Sir Peter Snell

Olympics – Track and Film

The Whanganui Regional Museum’s temporary site at 62 Ridgway Street is currently featuring a pop-up exhibition, largely sourced from Te Papa, which celebrates the gold medal feats of Olympic champion Sir Peter Snell. It also reflects on our town’s part in the Snell legend, his world-record run on the grass track of Cooks Gardens in 1962.

2. Peter Snell photo

Peter Snell breaks the tape at the end of the World Record Mile, completed in 3 minutes and 54.40 seconds at Cooks Gardens, Whanganui, on 27 January 1962.  Ref: Sp-Ath-017

A feature of the exhibition is a video screen showing footage from both the Rome and Tokyo Games. Like all film from past Olympics, these images are provided under strict license from the International Olympics Committee, a body famous these days as much for its politicking as for its sport. Governance issues aside, the modern IOC has turned itself into a financial juggernaut, with fees for hosting rights only part of a complex and lucrative portfolio of licensing and merchandising deals.

A significant part of that revenue comes from its virtual monopoly over the film and video record of the Olympics extending back to the beginning of the 20th century. The last major move in its campaign to acquire those films came less than 20 years ago and, surprisingly, from a New Zealand source.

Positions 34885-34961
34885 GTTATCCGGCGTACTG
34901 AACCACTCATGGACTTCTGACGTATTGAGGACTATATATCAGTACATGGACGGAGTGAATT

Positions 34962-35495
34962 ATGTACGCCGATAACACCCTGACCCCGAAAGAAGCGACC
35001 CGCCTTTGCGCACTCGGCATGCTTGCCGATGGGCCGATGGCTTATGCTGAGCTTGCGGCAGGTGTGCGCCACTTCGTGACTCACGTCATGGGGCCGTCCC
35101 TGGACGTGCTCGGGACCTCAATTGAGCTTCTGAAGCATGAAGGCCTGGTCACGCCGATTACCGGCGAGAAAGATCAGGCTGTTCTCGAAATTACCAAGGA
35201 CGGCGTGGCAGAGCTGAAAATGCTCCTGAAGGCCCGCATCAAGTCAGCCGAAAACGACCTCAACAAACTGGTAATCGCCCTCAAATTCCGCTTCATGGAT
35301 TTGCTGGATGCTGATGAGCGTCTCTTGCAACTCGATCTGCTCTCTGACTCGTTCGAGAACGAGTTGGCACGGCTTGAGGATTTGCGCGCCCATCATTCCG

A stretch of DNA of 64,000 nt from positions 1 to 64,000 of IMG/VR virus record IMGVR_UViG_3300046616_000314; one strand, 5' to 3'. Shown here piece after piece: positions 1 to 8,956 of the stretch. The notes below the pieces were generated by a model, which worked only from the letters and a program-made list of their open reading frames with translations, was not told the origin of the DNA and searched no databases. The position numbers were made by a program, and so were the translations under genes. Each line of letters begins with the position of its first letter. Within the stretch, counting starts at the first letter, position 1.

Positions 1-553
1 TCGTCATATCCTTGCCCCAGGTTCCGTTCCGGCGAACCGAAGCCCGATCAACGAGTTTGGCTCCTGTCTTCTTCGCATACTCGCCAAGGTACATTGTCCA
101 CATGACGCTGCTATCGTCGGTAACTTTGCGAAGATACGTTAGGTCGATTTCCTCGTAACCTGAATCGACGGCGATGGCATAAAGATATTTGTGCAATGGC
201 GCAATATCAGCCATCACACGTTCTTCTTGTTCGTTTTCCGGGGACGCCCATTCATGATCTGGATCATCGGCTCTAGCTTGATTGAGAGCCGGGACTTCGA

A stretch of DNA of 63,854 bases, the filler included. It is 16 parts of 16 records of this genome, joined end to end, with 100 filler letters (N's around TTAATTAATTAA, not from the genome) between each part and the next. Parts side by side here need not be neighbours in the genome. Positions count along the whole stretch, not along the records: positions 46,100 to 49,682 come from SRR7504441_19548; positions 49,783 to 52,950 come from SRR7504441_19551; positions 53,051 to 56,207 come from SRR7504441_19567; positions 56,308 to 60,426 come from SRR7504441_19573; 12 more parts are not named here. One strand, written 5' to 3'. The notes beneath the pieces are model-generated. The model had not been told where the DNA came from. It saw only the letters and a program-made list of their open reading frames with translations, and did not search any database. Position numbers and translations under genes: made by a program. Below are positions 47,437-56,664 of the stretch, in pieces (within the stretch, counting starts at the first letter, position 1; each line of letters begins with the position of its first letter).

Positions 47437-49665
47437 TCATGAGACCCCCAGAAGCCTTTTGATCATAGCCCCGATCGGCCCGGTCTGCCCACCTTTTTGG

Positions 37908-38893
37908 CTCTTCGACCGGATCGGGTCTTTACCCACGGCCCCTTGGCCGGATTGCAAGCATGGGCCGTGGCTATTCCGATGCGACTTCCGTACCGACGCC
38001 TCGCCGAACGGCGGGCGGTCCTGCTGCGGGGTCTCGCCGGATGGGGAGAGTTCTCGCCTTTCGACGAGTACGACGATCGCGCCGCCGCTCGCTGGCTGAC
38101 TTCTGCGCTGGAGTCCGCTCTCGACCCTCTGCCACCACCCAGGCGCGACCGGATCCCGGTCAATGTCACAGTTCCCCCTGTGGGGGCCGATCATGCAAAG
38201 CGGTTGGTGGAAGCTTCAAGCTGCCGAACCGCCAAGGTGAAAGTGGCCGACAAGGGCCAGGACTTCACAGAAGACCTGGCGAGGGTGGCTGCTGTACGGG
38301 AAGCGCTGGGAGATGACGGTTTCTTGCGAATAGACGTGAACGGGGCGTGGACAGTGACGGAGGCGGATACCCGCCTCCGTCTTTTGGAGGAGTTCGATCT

The Melbourne Olympic Games of 1956 are remembered for a number of things, perhaps most infamously, the blood-tinted water polo pool when Hungary and the USSR re-enacted the battle which had taken place just days before in the streets of Budapest. A less often remembered aspect was the boycott by international television companies in protest over being required to pay a broadcasting fee, which resulted in very little footage being shot of the events. One company, however, did get cameras into the stadium.

1. Peter Snell trophy

This silver trophy sports the figure of New Zealand’s most famous runner, Peter Snell, depicted at his World Record run. The silver figure is set on a square silver base alongside the brass shell casing from the starting gun that began his world record run. Ref: 2017.27.1

Wellington-based Pacific Films was started in the late 1940s by John O’Shea and Roger Mirams, ambitious and frustrated staff members of the National Film Unit. By the mid-1950s they had managed to establish a sustainable business, largely built on the production of newsreels financed by oil company Caltex. In 1952 the partners decided that there were opportunities for expansion across the ditch and Mirams relocated to Melbourne in pursuit of documentary and drama opportunities. In practice this often meant providing local items for international newsreel companies. Shooting for cinema rather than television (which didn’t start broadcasting in New Zealand for another five years), Mirams and a small Pacific Films crew gained entry to the Melbourne Cricket Ground and other venues to capture many of the important moments, including the gold medal won by New Zealander Norman Read in the 50km road walk.

Roger Mirams’ footage was flown back to New Zealand for Pacific Magazine newsreels and remained in demand internationally for many years because of the shortage of other archival material from Melbourne 1956. Increasingly frustrated by this last hold-out, the International Olympic Committee swooped and purchased the whole collection from John O’Shea following his retirement in 1999, pretty much completing their full house of Olympics films and ending New Zealand’s direct connection with a slice of sporting history.

 

Frank Stark is the director of the Whanganui Regional Museum.

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